Word travels fast in a city the size of Saint John. It took only a brief email exchange with lawyer and former St. Patrick's Society president John Barry before I found myself in the graciously-appointed Victorian dining room at the Union Club—itself men-only until 1936—with St. Patrick's Society President Tom Gribbons, Secretary Chris Herrington, and Bob Kane, a past president, all explaining to me that they are decidedly not a bunch of raging misogynists. They told me that the Colleen Dinner, the corresponding, women-only corollary to the men's dinner, simply got disorganized and hadn't happened for a few years. While the men's dinners date back to 1840, Gribbons said, basically zero women other than Mayor Wayne, and now me, had ever actually wanted to come.
"You can't defend the fact that it's men-only," he said. "We've just never really felt a huge hue and cry from the outside that it should be changed. It's not like we're doing anything that we'd be ashamed of our wives and daughters seeing. We talk about our Irish heritage and have a speaker who comes in, have a few drinks, sing songs. You could do the same thing if it were a mixed dinner."
Fair enough. So why not just open it up? "Sometimes traditions take a long time to change," he said.
"Don't worry, we'll bring you a flak jacket," one of the gentlemen joked. They handed me a ticket.
After our lunch at the old boy's club, I opted to wear a dress shirt, blazer, and tie to dinner—if I didn't have the right genitalia, I could at least adhere to the "black tie or business suit" dress code. In the meantime, hordes of CBC commenters demanded to know why a "female journalist" was bothering with all this.
"Why would any woman actually want to go to a stuffy rubber-chicken dinner with a bunch of old dudes?"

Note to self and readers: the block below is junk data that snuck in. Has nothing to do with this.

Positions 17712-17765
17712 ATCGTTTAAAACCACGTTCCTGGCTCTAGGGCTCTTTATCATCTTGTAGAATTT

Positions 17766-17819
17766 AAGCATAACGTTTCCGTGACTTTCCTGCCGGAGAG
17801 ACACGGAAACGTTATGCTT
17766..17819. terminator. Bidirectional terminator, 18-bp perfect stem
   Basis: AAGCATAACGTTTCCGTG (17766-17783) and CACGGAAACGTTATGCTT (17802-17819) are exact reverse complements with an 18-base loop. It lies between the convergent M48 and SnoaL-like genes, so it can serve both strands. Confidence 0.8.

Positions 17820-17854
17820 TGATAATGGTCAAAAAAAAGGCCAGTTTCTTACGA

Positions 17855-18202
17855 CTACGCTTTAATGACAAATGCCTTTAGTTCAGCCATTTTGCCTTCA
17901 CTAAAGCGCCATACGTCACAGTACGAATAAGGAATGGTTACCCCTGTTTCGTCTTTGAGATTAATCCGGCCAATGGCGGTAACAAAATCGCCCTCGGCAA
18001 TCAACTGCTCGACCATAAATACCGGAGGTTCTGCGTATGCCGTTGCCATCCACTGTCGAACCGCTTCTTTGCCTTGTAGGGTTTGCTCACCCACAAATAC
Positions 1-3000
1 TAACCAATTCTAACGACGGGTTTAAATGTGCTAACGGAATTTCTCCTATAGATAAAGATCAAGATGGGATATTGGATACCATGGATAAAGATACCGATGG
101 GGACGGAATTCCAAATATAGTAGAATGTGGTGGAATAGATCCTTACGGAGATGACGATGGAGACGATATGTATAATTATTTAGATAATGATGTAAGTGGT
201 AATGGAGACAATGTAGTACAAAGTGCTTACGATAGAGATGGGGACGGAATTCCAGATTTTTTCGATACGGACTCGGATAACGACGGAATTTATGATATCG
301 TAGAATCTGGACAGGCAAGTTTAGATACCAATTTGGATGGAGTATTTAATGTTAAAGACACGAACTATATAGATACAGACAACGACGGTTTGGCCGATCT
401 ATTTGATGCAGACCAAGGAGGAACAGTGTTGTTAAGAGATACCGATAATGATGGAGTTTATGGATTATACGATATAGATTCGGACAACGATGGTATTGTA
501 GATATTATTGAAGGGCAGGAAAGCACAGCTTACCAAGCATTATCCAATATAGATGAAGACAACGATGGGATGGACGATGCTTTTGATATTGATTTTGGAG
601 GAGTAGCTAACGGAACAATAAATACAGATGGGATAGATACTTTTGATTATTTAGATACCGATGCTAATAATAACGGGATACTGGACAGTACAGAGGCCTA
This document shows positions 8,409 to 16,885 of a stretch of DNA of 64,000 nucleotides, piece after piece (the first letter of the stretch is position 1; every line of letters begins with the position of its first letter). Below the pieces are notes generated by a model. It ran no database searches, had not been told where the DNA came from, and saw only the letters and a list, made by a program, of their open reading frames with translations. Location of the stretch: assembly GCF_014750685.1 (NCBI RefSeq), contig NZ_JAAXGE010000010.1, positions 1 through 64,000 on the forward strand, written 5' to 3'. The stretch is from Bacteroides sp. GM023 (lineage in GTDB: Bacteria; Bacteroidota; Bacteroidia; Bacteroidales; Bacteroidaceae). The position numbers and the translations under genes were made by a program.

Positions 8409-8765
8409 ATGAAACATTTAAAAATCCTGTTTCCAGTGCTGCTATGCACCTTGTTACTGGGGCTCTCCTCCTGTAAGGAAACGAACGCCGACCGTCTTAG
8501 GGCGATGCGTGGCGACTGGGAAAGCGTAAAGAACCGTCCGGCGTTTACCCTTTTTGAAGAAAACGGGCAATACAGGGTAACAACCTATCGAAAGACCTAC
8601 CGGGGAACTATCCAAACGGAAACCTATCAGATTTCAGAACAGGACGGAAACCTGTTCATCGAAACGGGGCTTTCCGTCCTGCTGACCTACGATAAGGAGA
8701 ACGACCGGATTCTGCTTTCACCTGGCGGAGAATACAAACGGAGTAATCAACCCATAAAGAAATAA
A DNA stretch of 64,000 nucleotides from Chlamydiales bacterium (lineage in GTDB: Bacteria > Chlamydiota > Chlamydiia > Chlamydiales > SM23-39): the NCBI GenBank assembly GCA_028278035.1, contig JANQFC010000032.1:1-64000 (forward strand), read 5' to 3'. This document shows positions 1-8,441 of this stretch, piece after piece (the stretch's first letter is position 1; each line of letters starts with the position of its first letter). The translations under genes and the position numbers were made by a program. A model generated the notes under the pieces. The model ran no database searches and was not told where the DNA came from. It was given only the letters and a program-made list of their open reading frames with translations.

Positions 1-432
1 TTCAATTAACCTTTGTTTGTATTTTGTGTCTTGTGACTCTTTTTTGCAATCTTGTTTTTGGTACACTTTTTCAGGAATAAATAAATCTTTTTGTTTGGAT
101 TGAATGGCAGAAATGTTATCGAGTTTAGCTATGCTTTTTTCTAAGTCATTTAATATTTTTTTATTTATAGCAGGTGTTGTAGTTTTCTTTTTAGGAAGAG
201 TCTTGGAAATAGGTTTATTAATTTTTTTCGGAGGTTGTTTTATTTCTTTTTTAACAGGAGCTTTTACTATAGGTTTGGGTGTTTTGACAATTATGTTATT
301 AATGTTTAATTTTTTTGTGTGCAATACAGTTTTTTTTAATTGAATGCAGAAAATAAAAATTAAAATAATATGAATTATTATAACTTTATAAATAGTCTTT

That, as I learned, is a very, very good question.
By the time I arrived at the Trade and Convention Center, I was feeling more ridiculous about the media attention than worried about how I'd be received. Among the first people I ran into was Fitzpatrick, the guy who'd first refused to sell me a ticket. I asked him how he felt about my getting in, and he was as much fun as he'd been on the phone.
"It could've been worse, but I don't know how," he said. "There could've been two of you!" As for the decision to let me in, Fitzpatrick said, "I was overruled."
Of course he was. The men were all professionals, after all, not a bunch of neanderthals. Opera singer Paul Bustin performed a beautiful rendition of "O Danny Boy," pointedly dedicated to "lady and gentlemen." Other than that, the event felt like innumerable other convention center dinners I've covered over the years, only with the addition of tacky, green plastic hats, a little more booze flowing than usual, toasts to various "sister societies" (of fellow men's groups), and plenty of kilts and presidential chains of office. Many told me how glad they were I'd come. Some offered business cards. Others moved in to chat really, really close and draped their arms around my shoulders lingeringly. I got invited to the upcoming Robbie Burns Night hosted by the St. Andrew's Society, another male-only organization.